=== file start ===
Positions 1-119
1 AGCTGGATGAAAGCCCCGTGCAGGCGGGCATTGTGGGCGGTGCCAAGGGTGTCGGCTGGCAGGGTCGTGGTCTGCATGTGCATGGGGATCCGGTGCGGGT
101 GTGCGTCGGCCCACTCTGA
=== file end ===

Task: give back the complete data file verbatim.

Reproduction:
Positions 1-119
1 AGCTGGATGAAAGCCCCGTGCAGGCGGGCATTGTGGGCGGTGCCAAGGGTGTCGGCTGGCAGGGTCGTGGTCTGCATGTGCATGGGGATCCGGTGCGGGT
101 GTGCGTCGGCCCACTCTGA